October 13, 2017

UPDATED: New Information Conflicts with Syrian Human Rights Filmmaker’s Reported Assassination Attempt


UPDATE:  Since we posted this statement, new information has come to light which appears to contradict the widely reported story that Muhammad Bayazid was stabbed in an assassination attempt. More on that in The Guardian and the BBC

The International Human Rights Clinic at Harvard Law School is shocked and saddened by news of the reported assassination attempt on Syrian filmmaker Muhammad Bayazid, whom we hosted – along with his wife and partner in filmmaking, Samah Safi Bayazid – only days earlier for a discussion with our students. They were here in conjunction with a co-sponsored screening of two of their award-winning short films, “Fireplace” and “Orshena.” Bayazid was stabbed in the chest in Turkey on Tuesday night, as he sought funds for his new film project detailing Assad regime’s abuses at notorious Tadmur prison.

“When we chose this life we knew what it meant, because we aren’t from places like America where we can express our opinions,” Samah Safi Bayazid told the Guardian Newspaper. “It’s very hard if you’re an Arab to fight against oppression, your life is always in danger. He was stabbed and I nearly had a stroke just because we wanted to do a film on human rights.”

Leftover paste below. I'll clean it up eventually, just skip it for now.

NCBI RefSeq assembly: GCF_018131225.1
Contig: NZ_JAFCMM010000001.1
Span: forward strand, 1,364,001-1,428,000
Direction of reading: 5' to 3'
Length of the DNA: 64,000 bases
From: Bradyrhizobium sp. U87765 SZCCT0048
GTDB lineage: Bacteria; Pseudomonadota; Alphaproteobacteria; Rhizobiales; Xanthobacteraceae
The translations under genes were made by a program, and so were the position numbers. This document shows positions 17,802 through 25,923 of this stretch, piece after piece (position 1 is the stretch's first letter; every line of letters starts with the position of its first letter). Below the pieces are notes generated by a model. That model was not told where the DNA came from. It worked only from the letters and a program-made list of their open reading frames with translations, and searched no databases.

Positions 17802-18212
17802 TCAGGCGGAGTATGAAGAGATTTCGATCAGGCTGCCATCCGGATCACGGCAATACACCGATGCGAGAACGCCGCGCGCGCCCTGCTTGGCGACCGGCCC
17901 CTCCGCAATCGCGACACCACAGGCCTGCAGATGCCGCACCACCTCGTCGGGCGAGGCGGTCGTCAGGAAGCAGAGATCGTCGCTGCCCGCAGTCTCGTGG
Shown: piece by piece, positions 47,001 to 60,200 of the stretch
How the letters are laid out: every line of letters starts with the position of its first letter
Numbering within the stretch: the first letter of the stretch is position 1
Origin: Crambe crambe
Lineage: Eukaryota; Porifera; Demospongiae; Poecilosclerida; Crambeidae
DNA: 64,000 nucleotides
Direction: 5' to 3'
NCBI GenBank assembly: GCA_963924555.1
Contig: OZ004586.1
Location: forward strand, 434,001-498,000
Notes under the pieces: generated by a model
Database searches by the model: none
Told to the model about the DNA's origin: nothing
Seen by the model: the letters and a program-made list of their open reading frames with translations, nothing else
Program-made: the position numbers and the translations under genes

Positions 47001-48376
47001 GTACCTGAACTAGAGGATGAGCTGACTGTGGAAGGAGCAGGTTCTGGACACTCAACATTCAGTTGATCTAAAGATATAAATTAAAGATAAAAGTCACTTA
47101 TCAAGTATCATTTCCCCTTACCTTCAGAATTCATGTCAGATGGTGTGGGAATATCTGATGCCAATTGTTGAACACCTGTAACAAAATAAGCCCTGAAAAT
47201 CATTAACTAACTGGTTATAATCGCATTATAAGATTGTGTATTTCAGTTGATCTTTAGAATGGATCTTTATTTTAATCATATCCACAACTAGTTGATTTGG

Our thoughts and prayers are with Muhammad, Samah, and their family and we wish him a speedy recovery.  We would also like to express our support of his work in exposing human rights violations and shedding light on the devastating humanitarian cost of the Syrian crisis, and urge a full and proper investigation of this incident.

The attempt on Muhammad Bayazid’s life was the latest in a series of attacks that took place in Turkey targeting outspoken supporters of the Syrian opposition.  Last month, prominent Syrian opposition activist Orouba Barakat and her journalist daughter Hala Barakat were stabbed to death in Istanbul.  Other victims in the past two years include Syrian journalists and anti-Isis activists Naji Jarf and Zaher Al-Shurqat.

For more details on the incident, read this article in The Guardian or this piece on the BBC.

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